I have not posted comments, I must admit. You are right in that discussion partners are very important. I will try to become a partner.

    So please keep blogging and writing!
    Paul

  16. John Stackhouse

    Thanks again for these encouragements. And thanks to Brothers Jordan and Preston for adding some technological sophistication to my report. I’d love to know, Jordan, how you found out what you did about Google Reader, as I expect others would, too.

  17. Matt Nightingale

    Hi John,

    I enjoy your blog, and I hope you continue to post. I don’t comment very often, so I’ll try to do better. 🙂 I have it coming into my email, so I usually don’t actually come to the site.

    Will you be at Mt. Hermon this summer? Unfortunately, since we moved to Houston, it’s looking like the airfare will make that impossible for us.

    You know, I think you should do a podcast… That would be fun!

  18. Jordan Klassen

    Hi John, per your response to my last post, this is how you can check the number of Google Reader subscribers to any blog.

    Log in or sign up for an account (for free) at google.com/reader/ then click “Add a Subscription” and enter a keyword or the url of the blog’s rss feed. The results list the number of other Google Reader users who subscribe to it. Similarly, on any blog you already subscribe to, there is a “Show Details” link on the right that lists this stat and others.

    Hope this helps.

  19. Antony Billington

    A lurker and a head-nodder, grateful for your blog, and one who has recommended _Making the Best of It_ to colleagues. Thanks – Antony Billington

  20. Marilyn

    Please continue blogging! I’m a lurker who values your depth of thought and your humor. Most importantly, your blog is much more than a consumption good to me. One of your posts, in particular, has had a significant, positive impact on my spiritual life. For quite a while, I struggled with CBMW’s Trinitarian justification of their He Leads/She Submits marriage model. Your post on the Trinity and gender succinctly explained the problems with the CBMW analogy, without deviating from an orthodox Trinitarian theology. Thank you for this post! Please continue investing in your readers by sharing your thoughts on various issues of the day.

  21. AC

    This is the only evangelical blog I can follow, possibly because it shies away from the US-cultural-wars-issue-du-jour subject matter that most seem to follow. I like the scholarly depth and rigour which underpin some of your writing (a few years of koiné back there, no?) and thinking. As well, it gives me a bit of balance to the mostly Orthodox and occasional Anglican blog which tend to fill my screen.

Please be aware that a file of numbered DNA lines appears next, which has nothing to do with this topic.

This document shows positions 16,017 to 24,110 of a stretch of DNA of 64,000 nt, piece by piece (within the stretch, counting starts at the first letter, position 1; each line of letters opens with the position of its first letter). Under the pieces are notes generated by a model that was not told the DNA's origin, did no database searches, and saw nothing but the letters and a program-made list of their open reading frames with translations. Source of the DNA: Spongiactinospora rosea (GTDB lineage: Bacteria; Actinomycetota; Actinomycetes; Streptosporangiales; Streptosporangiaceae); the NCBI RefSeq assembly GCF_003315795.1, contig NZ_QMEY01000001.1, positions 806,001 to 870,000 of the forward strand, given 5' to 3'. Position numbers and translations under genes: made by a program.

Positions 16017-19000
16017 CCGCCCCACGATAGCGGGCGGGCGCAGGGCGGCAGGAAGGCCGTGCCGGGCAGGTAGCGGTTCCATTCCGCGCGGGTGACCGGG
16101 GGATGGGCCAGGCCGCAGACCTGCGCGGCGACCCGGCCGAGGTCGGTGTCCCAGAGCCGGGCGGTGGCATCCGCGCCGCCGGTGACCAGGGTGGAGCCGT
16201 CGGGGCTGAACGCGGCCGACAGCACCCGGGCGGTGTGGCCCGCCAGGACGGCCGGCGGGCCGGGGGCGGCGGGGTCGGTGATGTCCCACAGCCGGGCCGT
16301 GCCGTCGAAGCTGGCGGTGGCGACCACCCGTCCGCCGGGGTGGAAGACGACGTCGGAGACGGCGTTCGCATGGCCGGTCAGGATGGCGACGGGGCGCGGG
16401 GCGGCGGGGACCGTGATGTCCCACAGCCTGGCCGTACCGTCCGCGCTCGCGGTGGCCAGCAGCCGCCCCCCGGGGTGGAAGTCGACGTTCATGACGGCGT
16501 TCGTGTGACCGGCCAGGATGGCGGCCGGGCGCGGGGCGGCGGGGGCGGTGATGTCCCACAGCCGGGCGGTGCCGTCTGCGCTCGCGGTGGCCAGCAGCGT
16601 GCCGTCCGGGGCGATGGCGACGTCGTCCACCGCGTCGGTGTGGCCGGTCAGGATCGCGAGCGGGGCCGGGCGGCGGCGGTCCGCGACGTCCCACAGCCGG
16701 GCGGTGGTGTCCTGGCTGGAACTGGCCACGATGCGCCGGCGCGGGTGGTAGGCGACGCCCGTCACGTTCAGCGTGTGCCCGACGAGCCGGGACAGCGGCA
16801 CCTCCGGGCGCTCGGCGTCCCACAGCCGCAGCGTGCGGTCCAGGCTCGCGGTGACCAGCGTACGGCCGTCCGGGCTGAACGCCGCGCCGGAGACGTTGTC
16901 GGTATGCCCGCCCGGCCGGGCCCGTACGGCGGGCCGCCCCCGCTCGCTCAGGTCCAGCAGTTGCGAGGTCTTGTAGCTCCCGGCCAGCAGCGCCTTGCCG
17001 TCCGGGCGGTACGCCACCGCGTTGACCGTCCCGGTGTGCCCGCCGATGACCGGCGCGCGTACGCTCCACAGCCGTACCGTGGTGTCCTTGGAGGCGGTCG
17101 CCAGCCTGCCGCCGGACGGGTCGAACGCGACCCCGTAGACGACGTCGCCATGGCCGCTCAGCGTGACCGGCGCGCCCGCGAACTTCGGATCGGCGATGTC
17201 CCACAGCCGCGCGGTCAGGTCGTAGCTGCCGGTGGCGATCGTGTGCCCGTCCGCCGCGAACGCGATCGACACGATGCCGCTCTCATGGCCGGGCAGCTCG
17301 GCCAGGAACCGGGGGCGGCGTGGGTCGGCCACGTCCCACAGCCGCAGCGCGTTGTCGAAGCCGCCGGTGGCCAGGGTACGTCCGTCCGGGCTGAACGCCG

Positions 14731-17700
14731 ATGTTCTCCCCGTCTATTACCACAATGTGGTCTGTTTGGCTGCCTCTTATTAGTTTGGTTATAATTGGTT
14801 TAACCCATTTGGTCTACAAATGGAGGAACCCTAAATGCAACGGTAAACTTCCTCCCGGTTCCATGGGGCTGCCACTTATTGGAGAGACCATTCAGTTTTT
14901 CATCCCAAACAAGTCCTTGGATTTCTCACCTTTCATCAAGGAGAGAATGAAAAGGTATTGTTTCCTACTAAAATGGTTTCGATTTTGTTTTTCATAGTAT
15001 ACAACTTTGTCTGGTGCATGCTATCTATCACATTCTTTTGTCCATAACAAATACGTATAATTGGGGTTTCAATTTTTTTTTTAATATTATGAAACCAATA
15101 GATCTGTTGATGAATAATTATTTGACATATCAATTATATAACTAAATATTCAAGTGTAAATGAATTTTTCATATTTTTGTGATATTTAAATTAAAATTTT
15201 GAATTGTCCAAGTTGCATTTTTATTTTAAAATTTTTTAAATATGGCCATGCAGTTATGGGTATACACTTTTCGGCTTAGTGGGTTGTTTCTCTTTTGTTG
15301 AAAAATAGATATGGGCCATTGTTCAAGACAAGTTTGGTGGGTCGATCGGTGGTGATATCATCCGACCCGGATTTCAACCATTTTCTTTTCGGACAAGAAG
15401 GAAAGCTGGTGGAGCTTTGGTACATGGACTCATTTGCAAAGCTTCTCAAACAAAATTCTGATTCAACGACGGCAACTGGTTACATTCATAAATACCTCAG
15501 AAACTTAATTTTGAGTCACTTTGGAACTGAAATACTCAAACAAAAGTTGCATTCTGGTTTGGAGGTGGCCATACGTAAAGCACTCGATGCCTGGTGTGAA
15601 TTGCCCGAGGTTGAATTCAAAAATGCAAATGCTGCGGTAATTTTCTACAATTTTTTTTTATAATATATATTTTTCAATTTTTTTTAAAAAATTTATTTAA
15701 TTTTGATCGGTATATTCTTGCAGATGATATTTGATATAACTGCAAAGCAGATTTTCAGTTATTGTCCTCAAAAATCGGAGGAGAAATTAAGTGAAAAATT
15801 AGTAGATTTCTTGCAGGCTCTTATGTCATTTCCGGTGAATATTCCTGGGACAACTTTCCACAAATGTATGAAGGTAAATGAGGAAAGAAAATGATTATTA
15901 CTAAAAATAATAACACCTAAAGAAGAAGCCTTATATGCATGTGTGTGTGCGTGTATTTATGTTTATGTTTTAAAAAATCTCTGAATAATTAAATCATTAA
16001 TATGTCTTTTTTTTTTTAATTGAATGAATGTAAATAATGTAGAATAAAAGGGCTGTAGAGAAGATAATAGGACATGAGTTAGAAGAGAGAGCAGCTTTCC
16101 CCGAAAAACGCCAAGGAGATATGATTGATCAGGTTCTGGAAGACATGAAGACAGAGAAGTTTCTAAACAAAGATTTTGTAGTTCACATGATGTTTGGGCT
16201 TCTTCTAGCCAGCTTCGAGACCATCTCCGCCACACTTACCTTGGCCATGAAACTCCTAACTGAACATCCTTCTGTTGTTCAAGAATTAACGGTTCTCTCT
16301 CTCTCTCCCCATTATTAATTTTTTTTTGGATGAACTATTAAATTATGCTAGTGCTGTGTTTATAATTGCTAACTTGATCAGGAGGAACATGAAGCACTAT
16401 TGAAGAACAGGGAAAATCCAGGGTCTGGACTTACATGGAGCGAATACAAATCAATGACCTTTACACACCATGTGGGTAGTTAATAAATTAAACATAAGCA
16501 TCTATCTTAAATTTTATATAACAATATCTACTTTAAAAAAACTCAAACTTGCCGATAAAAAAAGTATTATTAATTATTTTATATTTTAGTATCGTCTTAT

Matt`s podcast idea sounds interesting. Having become accustomed to walking everywhere during Ottawa’s bus strike, I will continue to move myself about by foot and use the time productively in listening to other people`s ideas.

  22. smokey

    Dr. Stackhouse,
    I’m new to this blog, but I have really enjoyed everything that I’ve read so far. I looked it up after reading your Making the Best of It for a graduate class in Christian Ethics. Though I tend toward a more Hauerwasian vision than the one you articulate, I was DEEPLY impressed with your work, and I’m looking forward to reading more. I would be interested to hear your thoughts on PhD programs for those interested in studying ethics, theology, and culture.

    May God continue to bless your ministry.

  23. John Stackhouse

    Dear Smokey (or is it “Supes”?),

    Thanks for your kind remarks. Would you mind me asking what school assigned my book? As for recommendations on Ph.D. programs, I really couldn’t say anything that you wouldn’t already know in terms of the generic quality of this or that program. It really comes down to the finer detail of your interests and abilities and outlook matching up with the school, a set of professors, and an adviser.

    You might want to look at my pages on considering a Ph.D. program and the comments that follow.

  24. smokey

    Dr. Stackhouse,
    I read the book for Dr. Mark Powell’s Christian Ethics class at Harding University Graduate School of Religion where I’m finishing up my M.Div. We’re a small church of Christ seminary in Memphis, TN (www.hugsr.edu). Dr. Powell is my advisor, and recommended your book as reading for my thesis last summer before I enrolled in the calss. I was pleased when he assigned it for class both because I enjoyed it and because I’d already started reading it. I just ran across this blog while we were discussing your work in class last week.

    I’ll definately look at the pages you mentioned. I’m still working my way back through the old posts here.

  25. jamila

    Pofessor Stackhouse,

    I’m one of those from far away – India, to be precise. First looked up your blog after someone sent me a copy of Finally Feminist, (which I liked, too) knowing that I would be interested. I’ve come back several times, lurking! Have enjoyed reading your stuff, not everything is very relevant of course, in my context, but its interesting that many things are the same on our side of the globe, too – as for instance, your latest post on music.

    How nice it is that the common bond of Christian concerns for His kingdom to come, and for justice and goodness can bring people from so far away together! I will visit again.

    God bless you and the church there.

    Jamila

×

Comments are closed.